• The first true ensures these columns are of type timestamp

    • The second true sets the default value as the current timestamp

Down

Since we're creating our table in our up method, we'll want to undo that creation in our down method. To do this, we can make use of Knex's dropTable method.

public async down() {
  this.schema.dropTable(this.tableName)
}

That's it! Now, if we were to run this migration and rollback this migration we would successfully create the table then delete the table. That is exactly the flow we're looking for with migrations.

Running

Now that we have our up and down defined, we're all clear to run our migration. So, head into your terminal and run:

$ node ace migration:run
# > migrated database/migrations/TIMESTAMP_create_users_tables

You can use a GUI, like TablesPlus, to confirm that the table was indeed created.

Relationships & Foreign Keys

Before we continue onward with our intermediary tables, I'd like to quickly cover how to define foreign key relationships. All we need to do is chain two methods off our column definition, references and inTable.

  • inTable accepts the table our column relates to

  • references accepts the column in the related table our column references

Just by adding these two chained methods, Knex will create our foreign keys for us. If you don't want foreign keys, for whatever reason, you can simply omit these two methods from your column definition.

So, for example, in our tasks table, we'll have a created_by column that references our users' table. Here's how we can define that relationship and create a foreign key for that column:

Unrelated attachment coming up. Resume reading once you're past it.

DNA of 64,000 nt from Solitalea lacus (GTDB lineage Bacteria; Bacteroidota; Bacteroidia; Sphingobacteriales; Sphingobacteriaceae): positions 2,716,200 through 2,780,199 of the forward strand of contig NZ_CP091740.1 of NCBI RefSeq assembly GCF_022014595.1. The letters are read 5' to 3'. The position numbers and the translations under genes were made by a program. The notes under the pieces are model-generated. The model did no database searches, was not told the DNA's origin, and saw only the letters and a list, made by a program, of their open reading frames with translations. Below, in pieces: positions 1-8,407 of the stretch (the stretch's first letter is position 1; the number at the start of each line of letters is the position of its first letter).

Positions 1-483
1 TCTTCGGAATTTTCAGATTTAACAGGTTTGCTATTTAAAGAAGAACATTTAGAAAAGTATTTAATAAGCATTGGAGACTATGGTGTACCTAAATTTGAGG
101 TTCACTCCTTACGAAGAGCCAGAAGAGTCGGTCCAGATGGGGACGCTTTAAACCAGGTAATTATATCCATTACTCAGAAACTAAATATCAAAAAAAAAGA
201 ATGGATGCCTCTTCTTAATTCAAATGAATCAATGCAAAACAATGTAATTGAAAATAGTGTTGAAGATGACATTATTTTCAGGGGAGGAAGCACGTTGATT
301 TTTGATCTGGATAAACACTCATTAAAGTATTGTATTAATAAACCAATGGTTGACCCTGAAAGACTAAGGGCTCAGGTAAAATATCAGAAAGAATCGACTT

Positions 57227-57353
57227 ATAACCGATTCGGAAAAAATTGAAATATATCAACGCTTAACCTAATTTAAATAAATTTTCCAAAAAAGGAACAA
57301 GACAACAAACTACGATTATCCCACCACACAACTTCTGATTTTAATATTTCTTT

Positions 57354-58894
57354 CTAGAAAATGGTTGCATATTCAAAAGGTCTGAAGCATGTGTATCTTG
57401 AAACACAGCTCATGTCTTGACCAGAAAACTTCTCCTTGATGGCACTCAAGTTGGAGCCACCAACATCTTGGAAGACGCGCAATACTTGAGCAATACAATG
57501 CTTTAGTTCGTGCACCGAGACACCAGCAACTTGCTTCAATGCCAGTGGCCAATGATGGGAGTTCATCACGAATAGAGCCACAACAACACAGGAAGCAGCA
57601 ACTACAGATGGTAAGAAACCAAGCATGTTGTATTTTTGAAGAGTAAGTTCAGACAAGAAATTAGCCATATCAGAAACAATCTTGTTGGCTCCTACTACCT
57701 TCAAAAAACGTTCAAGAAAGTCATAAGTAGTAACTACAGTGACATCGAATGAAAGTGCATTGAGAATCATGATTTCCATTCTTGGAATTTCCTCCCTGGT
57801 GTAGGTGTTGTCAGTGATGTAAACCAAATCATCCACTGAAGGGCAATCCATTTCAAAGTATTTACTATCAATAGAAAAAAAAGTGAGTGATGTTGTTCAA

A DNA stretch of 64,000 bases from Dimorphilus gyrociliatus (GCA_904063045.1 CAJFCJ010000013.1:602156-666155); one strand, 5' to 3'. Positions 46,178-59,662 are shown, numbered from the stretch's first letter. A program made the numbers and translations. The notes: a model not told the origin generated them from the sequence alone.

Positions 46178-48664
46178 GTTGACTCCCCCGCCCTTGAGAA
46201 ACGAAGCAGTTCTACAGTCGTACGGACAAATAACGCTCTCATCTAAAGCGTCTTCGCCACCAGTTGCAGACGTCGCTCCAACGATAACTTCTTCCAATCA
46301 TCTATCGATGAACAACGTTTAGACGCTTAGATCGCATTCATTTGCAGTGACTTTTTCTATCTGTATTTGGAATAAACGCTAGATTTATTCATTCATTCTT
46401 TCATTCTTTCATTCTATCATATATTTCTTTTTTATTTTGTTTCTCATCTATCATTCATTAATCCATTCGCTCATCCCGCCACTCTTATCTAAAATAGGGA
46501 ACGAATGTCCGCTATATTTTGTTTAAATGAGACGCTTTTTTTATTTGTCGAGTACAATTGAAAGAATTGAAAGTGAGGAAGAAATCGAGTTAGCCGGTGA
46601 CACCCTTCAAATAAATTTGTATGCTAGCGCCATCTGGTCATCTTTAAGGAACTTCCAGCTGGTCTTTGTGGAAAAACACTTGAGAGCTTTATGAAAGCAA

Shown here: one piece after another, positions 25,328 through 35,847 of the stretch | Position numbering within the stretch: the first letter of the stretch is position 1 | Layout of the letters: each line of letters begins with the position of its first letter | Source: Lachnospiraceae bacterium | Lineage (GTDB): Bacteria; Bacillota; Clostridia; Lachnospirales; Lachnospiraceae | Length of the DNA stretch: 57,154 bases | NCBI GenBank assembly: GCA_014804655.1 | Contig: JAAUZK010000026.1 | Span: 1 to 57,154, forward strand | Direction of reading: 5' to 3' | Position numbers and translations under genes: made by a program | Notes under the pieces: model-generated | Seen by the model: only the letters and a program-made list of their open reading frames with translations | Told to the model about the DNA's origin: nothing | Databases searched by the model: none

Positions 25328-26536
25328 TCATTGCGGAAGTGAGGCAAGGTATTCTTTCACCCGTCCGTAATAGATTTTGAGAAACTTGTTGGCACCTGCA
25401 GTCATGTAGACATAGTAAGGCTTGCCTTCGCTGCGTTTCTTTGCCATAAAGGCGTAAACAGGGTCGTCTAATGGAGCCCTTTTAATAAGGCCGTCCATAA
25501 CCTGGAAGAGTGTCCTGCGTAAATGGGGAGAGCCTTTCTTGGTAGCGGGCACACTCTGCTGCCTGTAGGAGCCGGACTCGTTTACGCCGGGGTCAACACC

table.integer('created_by').unsigned().references('id').inTable('users')

We need to make our created_by column unsigned here because our users table's id column is also unsigned and types must match for the foreign key to successfully create.

Filling Out The Rest

Now that we've got a migration under our belt, let's quickly run through the rest of our schema.

Tasks

Create the migration:

$ node ace make:migration create_tasks_table --table tasks
# CREATE: database/migrations/TIMESTAMP_create_tasks_tables.ts

Define the schema:

// database/migration/TIMESTAMP_create_tasks_tables.ts

export default class Tasks extends BaseSchema {
  protected tableName = 'tasks'

  public async up () {
    this.schema.createTable(this.tableName, (table) => {
      table.increments('id').primary()
      table.string('name').notNullable()
      table.text('description').nullable()
      table.timestamp('due_at').nullable()
      table.integer('status_id').unsigned().notNullable().defaultTo(1)
      table.integer('created_by').unsigned().notNullable().references('id').inTable('users');
      table.integer('assigned_to').unsigned().nullable().references('id').inTable('users');
      table.timestamps(true, true)
    })    
  }

  public async down () {
    this.schema.dropTable(this.tableName)
  }
}

Projects

Create the migration:

$ node ace make:migration create_projects_table --table projects
# CREATE: database/migrations/TIMESTAMP_create_projects_tables.ts

Define the schema:

// database/migrations/TIMSTAMP_create_projects_tables.ts

export default class Projects extends BaseSchema {
  protected tableName = 'projects'

  public async up () {
    this.schema.createTable(this.tableName, (table) => {
      table.increments('id').primary()
      table.string('name').notNullable()